Hey there —
Between remote work, DoorDash “leave it at the door” delivery, and self-checkout lanes, it’s easy to go through your day without truly interacting with another human being.
If you’re an introvert, you might be totally cool with this. 😅
But what about that friend you’ve been meaning to reach out to? You know, ever since that brief encounter where they said, “Hey, we should get together sometime soon!” and you said, “Totally! I’ll check my calendar and shoot you a text!”...months ago.
We all have busy schedules, and in a culture that prioritizes work over rest and play, it’s no surprise that sending that text — much less actually getting together with friends — often gets put in the “later” pile. And the more time passes, the more uncertain we can feel about reaching out.
That’s why this month, we’re encouraging you to embrace the awkwardness, expand your bubble, and make a connection.
Because cultivating connection isn’t just a habit that’s good for your relationships — it’s good for your body, mind, and soul.
In their book Burnout: The Secret to Unlocking the Stress Cycle, Emily and Amelia Nagoski dedicate an entire chapter to this subject, highlighting that while independence is celebrated and social time is often viewed as a “bonus,” connection with others is actually one of life’s essentials.
The Nagoskis cite the results of several studies that show quality relationships and social connections help us regulate our heart rate and breathing, heal more quickly from injuries, better manage and recover from stress, and even live longer. (By contrast, social isolation and loneliness lead to the complete opposite!)
This doesn’t mean that you have to spend every one of the next 30 days at a new social event. 😮💨 Research indicates that even “tiny relationships” — like a passing conversation with a classmate or a stranger on the sidewalk — contribute to our wellbeing, life satisfaction, and sense of belonging.
So whether it’s with friends, family, or a complete stranger, find a way to make an intentional connection with another person today. Text the person you’ve been meaning to reach out to, invite your new coworker out to lunch, or tell your barista you appreciate their willingness to serve pre-caffeinated ogres on a daily basis.
Connecting with our fellow humans may feel difficult or uncomfortable at times, but it’s worth the effort. None of us are meant to go through life alone — while you’re busy building your best life, don’t forget to cultivate community, too. 🥰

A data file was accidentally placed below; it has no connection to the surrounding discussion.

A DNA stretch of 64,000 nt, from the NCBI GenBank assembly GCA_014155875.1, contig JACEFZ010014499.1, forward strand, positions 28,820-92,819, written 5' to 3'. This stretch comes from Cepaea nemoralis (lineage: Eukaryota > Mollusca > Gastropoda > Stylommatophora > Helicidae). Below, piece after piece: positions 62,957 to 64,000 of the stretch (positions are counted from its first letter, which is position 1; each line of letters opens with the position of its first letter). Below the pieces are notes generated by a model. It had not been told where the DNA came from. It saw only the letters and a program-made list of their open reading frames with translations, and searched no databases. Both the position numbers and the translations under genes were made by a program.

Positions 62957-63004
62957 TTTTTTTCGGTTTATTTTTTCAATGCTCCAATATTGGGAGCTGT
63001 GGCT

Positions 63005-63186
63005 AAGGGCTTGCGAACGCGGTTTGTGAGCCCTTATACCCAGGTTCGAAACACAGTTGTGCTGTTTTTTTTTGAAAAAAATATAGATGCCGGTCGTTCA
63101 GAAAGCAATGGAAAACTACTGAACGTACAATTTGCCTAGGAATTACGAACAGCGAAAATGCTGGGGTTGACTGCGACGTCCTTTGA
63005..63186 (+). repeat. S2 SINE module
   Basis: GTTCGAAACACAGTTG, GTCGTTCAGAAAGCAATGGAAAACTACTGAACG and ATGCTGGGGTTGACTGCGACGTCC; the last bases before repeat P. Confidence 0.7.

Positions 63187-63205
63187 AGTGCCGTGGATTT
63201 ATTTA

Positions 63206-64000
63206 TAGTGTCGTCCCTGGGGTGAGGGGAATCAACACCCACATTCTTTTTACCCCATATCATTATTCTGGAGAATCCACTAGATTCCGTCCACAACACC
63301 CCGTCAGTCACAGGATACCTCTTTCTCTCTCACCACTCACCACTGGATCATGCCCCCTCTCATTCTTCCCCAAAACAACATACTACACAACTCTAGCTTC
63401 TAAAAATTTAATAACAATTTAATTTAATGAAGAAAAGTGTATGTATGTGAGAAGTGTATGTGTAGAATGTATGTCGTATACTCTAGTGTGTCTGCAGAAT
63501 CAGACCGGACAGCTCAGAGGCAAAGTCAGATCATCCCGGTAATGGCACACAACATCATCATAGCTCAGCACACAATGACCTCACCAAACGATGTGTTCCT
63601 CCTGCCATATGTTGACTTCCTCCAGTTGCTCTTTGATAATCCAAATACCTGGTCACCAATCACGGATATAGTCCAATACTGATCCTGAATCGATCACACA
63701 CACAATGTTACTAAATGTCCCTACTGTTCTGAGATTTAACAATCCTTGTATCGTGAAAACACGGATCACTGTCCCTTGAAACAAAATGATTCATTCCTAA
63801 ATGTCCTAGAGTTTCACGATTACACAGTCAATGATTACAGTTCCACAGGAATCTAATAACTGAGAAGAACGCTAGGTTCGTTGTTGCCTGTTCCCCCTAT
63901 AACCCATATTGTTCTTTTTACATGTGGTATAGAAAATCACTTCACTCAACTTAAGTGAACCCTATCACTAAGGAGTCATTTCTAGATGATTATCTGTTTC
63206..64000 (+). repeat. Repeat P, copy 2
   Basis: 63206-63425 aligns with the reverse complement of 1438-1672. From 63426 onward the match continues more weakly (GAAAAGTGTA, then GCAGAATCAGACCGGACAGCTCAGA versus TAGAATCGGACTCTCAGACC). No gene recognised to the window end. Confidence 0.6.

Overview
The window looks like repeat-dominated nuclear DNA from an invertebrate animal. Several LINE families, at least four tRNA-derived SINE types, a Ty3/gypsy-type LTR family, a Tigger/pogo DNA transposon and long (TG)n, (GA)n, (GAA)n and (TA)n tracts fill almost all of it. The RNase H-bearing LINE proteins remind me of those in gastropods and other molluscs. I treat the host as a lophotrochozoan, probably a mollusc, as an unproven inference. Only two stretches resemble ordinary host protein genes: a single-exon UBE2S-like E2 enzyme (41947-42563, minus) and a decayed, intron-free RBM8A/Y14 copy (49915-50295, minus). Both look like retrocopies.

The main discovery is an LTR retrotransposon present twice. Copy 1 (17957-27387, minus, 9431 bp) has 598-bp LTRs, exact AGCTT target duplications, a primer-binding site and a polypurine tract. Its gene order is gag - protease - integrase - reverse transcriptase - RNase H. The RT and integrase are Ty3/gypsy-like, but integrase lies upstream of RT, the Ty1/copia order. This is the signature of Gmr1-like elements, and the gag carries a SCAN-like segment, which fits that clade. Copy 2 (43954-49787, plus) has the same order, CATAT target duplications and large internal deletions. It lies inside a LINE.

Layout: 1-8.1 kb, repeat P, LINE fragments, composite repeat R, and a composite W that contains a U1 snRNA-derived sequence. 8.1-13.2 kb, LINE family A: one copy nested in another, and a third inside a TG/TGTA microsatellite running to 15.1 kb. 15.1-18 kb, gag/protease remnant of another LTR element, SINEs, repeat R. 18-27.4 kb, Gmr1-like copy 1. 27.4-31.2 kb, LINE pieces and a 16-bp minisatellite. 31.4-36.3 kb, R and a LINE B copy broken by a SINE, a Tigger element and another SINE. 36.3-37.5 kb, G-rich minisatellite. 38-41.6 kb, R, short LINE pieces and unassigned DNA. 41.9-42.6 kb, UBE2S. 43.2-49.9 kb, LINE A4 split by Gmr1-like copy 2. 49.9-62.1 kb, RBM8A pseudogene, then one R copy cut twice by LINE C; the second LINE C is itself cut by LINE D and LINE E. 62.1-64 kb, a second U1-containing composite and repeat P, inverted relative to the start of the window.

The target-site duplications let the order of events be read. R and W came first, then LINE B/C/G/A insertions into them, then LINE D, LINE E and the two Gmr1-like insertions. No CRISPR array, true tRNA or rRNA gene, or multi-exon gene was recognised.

Participate in the challenge!
Daily action: Every day for the next 30 days, make an intentional connection.
To help you track your progress, download this printable Habit Tracker to mark off each day you succeed.
And after you’ve finished the challenge, fill out this Challenge Reflection to look back at your experience, take note of what you learned, and decide if this is a habit you want to make a permanent part of your routine.
Tips for success
👀 Look up. It’s easy to get caught up in routine and move through the day with our heads down, focused on our own world, or distracted by our devices. Make an effort throughout your day to pause, look up, and notice your environment and the people around you. (And say “hello” to the folks you pass on the sidewalk.)
📵 Be present. Having a conversation? Put away your phone! Work on being present during your interactions with others, whether it’s at the dinner table, in the office breakroom, or in line at the grocery store. Not only will being present help you notice more opportunities for connection, it will help those connections be deeper and more meaningful.
🔍 Find opportunity in the ordinary. Yes, making and maintaining connections requires committed effort, but it doesn’t have to require elaborate planning. Think about the stuff you’re already doing and how you might turn it into a moment for connection. Invite a friend over for a simple weeknight dinner (boxed mac and cheese, anyone?), send your classmates a group text declaring a pop-in study session at your dorm, turn your favorite Netflix binge into a watch party (BYO snacks), or grab your earbuds and phone a friend while you’re doing chores.
The case for hanging out
by Dan Kois
As a final bit of inspiration, please enjoy this article chronicling writer Dan Kois’s day hanging out with author Sheila Liming to discuss her book…Hanging Out: The Radical Power of Killing Time.
Their points on why people are less “down to hang out” these days and the effort it takes to be social are highly relatable. But it’s their thoughts on creating stories with friends, the joyful and humorous tale of Kois and Liming’s day together, and the closing missive to hang out and “take heart” that are sure to leave you motivated to finally make plans with your pals.